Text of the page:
So far we have placed John and Normal Bell with their families on the TWEED RIVER. We also have their sister Wilhelmina who married GEORGE DINSEY. There is a MR BELL christian name unknown supervising at ABBOTSFORD MILL( I don’t yet know which mill that was. ) Now a JOHN MCLEOD appears and McLeod is the maiden name of the mother WILHELMINA who came on the JAMES MORAN in 1839. She had other children with her whose names I don’t as yet have.
WANTED to Let, on Clearing Leases, Seven FARMS, of from forty to fifty acres each; fine scrub land; river frontage, Tweed River ¡ eight miles from the Heads. Apply to Mr. JOHN M’LEOD, Condong Plains, Tweed River ; or E. W. S. HAYLEY, Southgate, Clarence River. 2575
The Brisbane Courier Friday 30 August 1872, page 1.
This is 3 years after JOHN BELL acquires his land and 6 years before he married MARY ANN MCNEIL.
And in 1881;
James had been born to John and Mary Ann by this time and Norman was born in 1881.
http://nla.gov.au/nla.news-article3429862 FROM BRISBANE COURIER THURSDAY MAY 8 . In 1884, Mr T Steel from the CONDONG MILL sent a large series of animals to the QUEENSLAND MUSEUM for nomenaclature.and two of those were included in science and named as follows;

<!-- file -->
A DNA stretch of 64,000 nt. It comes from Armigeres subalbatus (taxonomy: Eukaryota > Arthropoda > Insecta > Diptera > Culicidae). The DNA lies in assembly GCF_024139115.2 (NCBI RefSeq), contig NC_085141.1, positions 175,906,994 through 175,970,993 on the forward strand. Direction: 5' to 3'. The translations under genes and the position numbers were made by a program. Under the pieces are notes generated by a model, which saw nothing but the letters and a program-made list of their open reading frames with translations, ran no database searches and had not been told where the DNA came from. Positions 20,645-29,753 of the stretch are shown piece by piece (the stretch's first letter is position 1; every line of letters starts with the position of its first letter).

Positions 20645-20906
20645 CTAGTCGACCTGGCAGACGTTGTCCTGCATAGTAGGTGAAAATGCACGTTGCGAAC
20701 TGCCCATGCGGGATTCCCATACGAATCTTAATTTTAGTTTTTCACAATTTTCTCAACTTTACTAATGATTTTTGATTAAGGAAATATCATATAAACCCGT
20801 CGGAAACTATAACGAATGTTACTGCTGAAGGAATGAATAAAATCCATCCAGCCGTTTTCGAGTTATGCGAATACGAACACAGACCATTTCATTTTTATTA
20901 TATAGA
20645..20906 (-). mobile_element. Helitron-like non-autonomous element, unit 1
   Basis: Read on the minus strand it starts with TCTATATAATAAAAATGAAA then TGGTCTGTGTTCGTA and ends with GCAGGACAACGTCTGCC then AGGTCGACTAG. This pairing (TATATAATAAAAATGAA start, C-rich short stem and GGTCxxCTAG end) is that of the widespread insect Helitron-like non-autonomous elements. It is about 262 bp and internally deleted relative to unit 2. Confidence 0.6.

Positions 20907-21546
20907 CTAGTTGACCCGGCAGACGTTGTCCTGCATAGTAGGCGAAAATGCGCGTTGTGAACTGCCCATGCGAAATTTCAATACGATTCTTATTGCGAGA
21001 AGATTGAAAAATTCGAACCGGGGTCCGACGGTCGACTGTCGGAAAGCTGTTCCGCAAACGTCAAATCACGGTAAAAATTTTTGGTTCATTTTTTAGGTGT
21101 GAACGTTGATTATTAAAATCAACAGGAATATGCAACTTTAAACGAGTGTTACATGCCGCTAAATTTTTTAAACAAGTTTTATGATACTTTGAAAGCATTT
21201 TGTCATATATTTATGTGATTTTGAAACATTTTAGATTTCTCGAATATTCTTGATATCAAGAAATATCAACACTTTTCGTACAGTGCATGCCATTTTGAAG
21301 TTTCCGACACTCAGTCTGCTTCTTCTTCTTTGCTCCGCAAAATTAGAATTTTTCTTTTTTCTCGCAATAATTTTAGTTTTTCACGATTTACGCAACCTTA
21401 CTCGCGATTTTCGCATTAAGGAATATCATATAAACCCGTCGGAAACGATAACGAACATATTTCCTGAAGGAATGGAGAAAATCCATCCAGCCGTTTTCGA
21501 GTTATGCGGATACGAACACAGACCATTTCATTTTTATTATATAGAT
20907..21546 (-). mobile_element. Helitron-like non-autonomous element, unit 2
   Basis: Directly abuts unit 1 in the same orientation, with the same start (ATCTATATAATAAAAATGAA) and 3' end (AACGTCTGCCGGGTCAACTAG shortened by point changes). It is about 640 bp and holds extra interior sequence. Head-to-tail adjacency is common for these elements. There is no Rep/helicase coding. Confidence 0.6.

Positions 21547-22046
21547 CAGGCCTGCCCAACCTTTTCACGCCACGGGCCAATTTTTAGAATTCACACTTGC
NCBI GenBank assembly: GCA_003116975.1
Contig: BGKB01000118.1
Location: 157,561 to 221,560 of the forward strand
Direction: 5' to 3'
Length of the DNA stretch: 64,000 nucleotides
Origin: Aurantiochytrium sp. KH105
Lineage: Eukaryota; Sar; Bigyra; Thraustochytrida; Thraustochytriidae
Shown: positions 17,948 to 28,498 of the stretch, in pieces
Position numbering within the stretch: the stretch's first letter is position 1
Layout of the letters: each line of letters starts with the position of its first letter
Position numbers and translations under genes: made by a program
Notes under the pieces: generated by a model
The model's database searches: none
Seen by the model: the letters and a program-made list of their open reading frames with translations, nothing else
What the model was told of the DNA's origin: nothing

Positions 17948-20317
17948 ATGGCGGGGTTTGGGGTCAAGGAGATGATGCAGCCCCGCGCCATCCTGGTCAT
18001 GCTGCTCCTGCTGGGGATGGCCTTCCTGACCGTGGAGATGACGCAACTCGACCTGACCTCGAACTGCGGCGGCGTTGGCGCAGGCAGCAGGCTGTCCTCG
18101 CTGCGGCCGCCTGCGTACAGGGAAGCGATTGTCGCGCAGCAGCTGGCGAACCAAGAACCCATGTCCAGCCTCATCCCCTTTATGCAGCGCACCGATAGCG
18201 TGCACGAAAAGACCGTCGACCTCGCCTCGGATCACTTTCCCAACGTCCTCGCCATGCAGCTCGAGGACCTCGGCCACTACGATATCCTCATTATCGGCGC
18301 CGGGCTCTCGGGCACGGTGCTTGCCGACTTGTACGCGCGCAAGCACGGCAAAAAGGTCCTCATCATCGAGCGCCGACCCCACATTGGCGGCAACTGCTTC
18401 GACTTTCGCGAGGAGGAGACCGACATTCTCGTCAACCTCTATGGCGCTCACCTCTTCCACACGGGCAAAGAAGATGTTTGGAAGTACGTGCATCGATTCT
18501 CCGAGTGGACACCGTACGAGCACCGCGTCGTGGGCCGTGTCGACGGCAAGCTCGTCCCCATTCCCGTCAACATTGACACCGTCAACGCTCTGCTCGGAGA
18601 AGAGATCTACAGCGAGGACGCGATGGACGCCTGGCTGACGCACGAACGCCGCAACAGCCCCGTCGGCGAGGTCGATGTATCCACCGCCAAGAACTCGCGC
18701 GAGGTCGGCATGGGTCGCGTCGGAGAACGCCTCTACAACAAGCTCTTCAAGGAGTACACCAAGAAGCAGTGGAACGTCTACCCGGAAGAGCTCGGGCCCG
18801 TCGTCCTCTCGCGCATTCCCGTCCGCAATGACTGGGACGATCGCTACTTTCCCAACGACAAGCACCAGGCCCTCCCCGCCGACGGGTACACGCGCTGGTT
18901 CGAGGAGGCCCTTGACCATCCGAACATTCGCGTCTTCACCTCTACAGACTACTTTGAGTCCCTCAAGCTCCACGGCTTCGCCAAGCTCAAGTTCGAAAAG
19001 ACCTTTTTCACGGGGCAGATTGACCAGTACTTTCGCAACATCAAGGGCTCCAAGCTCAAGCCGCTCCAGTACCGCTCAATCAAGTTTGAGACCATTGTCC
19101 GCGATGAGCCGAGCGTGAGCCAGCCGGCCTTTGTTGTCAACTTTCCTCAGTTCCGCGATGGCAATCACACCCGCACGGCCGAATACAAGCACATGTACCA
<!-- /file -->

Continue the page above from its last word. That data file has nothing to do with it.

- a tree frog resembling in coloration an American species. Now named HYLA FENESTRATA and
- a fish of the GENUS GALAXUS which was to be described as GALAXIAS BREVIANALUS
The ABBOTSFORD MILL I find in the BRISBANE COURIER 5 AUGUST 1882 was erected near the JUNCTION – the village now called TUMBULGUM. This one did not belong to the massive COLONIAL SUGAR REFINING COMPANY to which CONDONG belonged. It belonged to PRINGLE, SHANKY and CO. Small but enterprising beginners. http://nla.gov.au/nla.news-article3412851
IN 1886 the schooner CONDONG, of the TWEED RIVER, was carrying logs of beech, cedar and pine into BRISBANE. In the same year a general servant was wanted for the CONDONG MILL at 15s per week.
IN 1889 E DOWLING of Condong won 900 pounds in the TATTERSALLS MELBOURNE- CUP SWEEPS.
And in 1892, the BELLS went south to LAURIETON. Some of the family remained. Wilhelmina Dinsey for one.
AND FROM TUMBULGUM, where I lived from 2002-2005;
The Brisbane Courier Tuesday 12 September 1899,
A correspondent of a New South Wales
top-country paper questions whether the
Hunter district is entitled to the credit of
producing the largest pumpkins. He says :
-” I read an account of prolific pumpkins
in the Hunter. The Hunter may be a won-
derful place for pumpkins, but a neighbour
of mine, at Tumbulgum, lost a sow not long
since. He searched everywhere for several
days without success, and at last came to
the conclusion that she was dead.- But one
day, while riding across his farm, he no-
ticed something peculiar about one of his
pumpkins. He rode over to see, and was
surprised to find his sow. She had eaten
her way into the pumpkin, made a bed, and
had a litter of thirteen young ones all inside
the DEATH OF GEORGE DINSEY http://nla.gov.au/nla.news-article3963005